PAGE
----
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Brandt, Naemi D.; Lechner, Clemens M.; Tetzner, Julia; Rammstedt, Beatrice:

Personality, cognitive ability, and academic performance
Differential associations across school subjects and school tracks

In: Journal of Personality, 88 (2020) 2 , 249-265

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Document type
3a. Beiträge in begutachteten Zeitschriften; Aufsatz (keine besondere Kategorie)

Schüler, Persönlichkeitsmerkmal, Persönlichkeit, Kognitive Kompetenz, Intelligenz, Emotionale Kompetenz, Schulerfolg, Schulform, Unterrichtsfach, Deutschunterricht, Mathematikunterricht, Schuljahr 09, Einflussfaktor, Gymnasium, Realschule, Berufsschule, Schülerleistung, Test, Panel, Strukturgleichungsmodell, Längsschnittuntersuchung, Deutschland

Aim: Personality traits and cognitive ability are wellestablished predictors of academic performance. Yet, how consistent and generalizable are the associations between personality, cognitive ability, and performance? Building on theoretical arguments that trait-performance relations should vary depending on the demands and opportunities for trait expression in the learning environment, we investigated whether the associations of personality (Big Five) and cognitive ability (fluid intelligence) with academic performance (grades and tests scores) vary across school subjects (German and math) and across abilitygrouped school tracks (academic, intermediate, and vocational). Method: Multiple group structural equation models in a large representative sample of ninthgrade students (N = 12,915) from the German National Educational Panel Study (NEPS). Results: Differential associations across school subjects emerged for cognitive ability, Emotional Stability, and Conscientiousness (math ) German); and for Openness and Extraversion (German ) math). Differential associations across school tracks emerged for cognitive ability, Conscientiousness (academic ) intermediate ) vocational) and Agreeableness (academic ) intermediate ) vocational). Personality traits explained more variation in academic performance in the academic than in the other tracks. Conclusion: Most trait-performance relations varied across subjects, tracks, or both. These findings highlight the need for more nuanced and contextminded perspective on trait-performance relations. (DIPF/Orig.)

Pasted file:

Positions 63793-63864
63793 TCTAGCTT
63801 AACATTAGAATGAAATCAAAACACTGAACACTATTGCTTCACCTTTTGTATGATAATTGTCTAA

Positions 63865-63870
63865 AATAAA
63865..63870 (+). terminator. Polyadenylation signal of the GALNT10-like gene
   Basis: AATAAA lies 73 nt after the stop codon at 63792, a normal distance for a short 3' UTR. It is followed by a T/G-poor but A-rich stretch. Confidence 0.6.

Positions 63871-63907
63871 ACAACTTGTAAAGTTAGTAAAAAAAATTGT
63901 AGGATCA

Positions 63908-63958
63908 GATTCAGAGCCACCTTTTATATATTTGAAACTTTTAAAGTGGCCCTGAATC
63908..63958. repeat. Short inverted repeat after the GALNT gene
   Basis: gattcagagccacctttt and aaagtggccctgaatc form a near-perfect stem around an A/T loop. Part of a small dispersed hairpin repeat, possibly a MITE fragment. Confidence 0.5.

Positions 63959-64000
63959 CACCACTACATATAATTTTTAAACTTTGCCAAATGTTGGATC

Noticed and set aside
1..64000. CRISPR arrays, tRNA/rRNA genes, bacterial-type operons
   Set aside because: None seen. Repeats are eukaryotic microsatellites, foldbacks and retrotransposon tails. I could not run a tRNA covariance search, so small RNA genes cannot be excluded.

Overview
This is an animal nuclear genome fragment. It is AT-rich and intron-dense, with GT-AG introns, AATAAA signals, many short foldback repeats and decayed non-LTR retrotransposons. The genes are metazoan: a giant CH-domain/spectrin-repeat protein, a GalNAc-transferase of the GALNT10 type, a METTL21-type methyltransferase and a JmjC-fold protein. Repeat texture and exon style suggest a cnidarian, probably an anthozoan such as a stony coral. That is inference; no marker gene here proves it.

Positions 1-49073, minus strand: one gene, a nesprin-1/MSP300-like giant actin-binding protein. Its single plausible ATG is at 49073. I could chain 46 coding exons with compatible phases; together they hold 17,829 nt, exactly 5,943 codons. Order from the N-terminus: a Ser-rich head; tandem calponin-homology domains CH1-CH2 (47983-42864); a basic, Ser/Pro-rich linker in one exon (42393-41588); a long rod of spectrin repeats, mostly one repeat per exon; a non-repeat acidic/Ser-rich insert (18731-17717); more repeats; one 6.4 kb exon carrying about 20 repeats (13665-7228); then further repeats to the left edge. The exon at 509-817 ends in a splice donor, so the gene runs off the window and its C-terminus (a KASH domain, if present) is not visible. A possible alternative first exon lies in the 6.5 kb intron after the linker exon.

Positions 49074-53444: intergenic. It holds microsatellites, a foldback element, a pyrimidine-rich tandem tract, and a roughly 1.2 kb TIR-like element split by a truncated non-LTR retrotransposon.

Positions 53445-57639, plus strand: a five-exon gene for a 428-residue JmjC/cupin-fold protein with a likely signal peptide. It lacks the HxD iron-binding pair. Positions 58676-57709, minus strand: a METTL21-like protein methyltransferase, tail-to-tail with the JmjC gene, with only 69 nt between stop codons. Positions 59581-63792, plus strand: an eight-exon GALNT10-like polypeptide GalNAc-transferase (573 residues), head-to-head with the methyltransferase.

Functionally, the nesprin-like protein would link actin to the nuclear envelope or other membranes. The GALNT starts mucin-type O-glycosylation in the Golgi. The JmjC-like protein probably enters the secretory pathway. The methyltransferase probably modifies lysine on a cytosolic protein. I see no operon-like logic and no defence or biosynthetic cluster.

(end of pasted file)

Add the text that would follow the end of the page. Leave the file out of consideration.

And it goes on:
Educational Structure and Governance